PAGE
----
Say you've found something you want to invest in.

It seems good at face value. You've read what the business or fund has provided, but you want to get a different angle of it.

You start googling for reviews of others thoughts on it, or you talk to a mate/family about the “opportunity”. 

You find some forum, article or post on why investing this way or that way is good/bad.

Finding these thoughts that you agree with gives you motivation to make the investment.

I don't like this type of investing.

I don't like it when you try to find external forces that can verify satisfaction with something, just to ease your mind.

This is confirmation bias. 

Looking for ways to confirm your decision making, while overlooking the bad.

I know I do this.

I google something and skip over the 10 articles on why not to do something and find the one that says I should because that's what I want.

Like looking at reviews for somewhere you want to go, you ignore the 1 star reviews and look straight for the good ones to verify your decision making.

If you get to this stage with your investment decisions you've gone too far.
You should have an indication through your own due diligence that the investment is sound and worth your energy

  • do you understand it – what does it do and how will you manage it?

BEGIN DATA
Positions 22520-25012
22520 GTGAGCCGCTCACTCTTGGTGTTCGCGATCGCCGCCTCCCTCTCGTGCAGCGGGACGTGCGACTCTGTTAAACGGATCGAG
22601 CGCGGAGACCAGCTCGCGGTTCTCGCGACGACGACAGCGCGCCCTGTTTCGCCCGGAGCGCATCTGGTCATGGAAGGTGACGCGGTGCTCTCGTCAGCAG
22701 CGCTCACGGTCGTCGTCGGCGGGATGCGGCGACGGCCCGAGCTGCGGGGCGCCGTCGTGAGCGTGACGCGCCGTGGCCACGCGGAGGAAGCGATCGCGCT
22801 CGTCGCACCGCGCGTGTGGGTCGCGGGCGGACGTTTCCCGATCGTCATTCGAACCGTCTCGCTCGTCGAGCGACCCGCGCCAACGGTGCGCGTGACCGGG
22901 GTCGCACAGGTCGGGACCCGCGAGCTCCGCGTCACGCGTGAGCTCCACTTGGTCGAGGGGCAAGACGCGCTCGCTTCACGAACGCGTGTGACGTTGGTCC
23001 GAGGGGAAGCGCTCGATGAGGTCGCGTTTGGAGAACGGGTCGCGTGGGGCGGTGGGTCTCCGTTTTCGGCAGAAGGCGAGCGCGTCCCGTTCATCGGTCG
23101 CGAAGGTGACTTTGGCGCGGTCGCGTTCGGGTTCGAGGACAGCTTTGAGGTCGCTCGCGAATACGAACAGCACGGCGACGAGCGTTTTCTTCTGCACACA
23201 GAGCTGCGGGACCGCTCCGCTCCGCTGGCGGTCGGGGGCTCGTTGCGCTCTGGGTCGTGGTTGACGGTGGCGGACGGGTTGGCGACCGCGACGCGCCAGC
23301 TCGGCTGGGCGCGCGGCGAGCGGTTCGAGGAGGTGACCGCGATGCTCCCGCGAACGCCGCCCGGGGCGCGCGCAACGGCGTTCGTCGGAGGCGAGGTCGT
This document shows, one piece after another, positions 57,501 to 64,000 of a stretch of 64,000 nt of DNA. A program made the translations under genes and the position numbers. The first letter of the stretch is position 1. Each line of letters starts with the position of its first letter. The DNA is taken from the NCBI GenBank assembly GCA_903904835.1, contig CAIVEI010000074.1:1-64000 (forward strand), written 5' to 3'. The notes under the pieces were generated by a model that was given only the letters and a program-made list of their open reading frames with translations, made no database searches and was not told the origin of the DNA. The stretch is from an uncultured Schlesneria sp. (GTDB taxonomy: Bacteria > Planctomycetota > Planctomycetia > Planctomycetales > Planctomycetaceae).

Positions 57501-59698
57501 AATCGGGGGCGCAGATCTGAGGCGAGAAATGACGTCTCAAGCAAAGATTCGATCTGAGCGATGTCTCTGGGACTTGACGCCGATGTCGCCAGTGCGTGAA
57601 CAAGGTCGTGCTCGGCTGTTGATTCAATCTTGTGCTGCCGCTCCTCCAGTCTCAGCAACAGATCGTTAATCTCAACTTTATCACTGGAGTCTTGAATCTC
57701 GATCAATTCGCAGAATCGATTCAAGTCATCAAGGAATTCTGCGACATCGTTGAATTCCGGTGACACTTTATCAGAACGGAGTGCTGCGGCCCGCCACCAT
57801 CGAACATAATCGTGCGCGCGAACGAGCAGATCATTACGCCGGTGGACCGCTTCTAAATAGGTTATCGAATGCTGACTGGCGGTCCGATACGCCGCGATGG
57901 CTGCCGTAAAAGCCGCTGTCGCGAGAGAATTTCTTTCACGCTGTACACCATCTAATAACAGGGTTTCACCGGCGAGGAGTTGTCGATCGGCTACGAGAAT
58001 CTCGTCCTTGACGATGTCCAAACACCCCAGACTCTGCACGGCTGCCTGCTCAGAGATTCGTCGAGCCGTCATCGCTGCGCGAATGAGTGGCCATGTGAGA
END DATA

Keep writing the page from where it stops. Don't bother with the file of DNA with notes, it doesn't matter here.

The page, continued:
• do you know the numbers – cost, risk ,return?
  • whats the worst that can go wrong?

Answering questions like these should help you make calls that won't need outside help. 

To avoid the investment mistakes look at a smart strategy

It takes time, but you will get better at identifying good investments over others. Whether it be real estate, businesses and stocks.

Whats been helpful for me is to have an investment plan that I refer to when I want to invest.

These are easier to build once you have had some reasonable success in the investment type.

Property developer Tim Gurner has a great investment strategy for the properties he delivers. They must be:

  • one to three kilometres from the CBD
  • have a high cafe culture
  • suit the 25-45 year old demographic
  • in a very active location

He isn't reading articles, talking to mates about opportunities. He knows his market and targets that. 

Can you define the way you invest. Has it been kind of “right place at the right time” or “opportunistic'? I know mine was in my early adult life.

You don't even need to define what you want to do, but confirm what you don't want to do.

I know at this stage in my life I don't want another investment property. I don't want to invest into individual stocks, or more Australian investments. I want to have a years worth of income saved and stay debt free (apart from property).

All these suddenly combine to confirm a pretty decent starting block for a strategy.

Write like you are talking to yourself in the future, what do you want your future self to avoid investments in?

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Tim Ellis, creator of, helps people confidently invest and manage their money. Inspired by his own experiences, Tim is passionate about creating a financially secure future for his family and sharing his personal finance knowledge with others.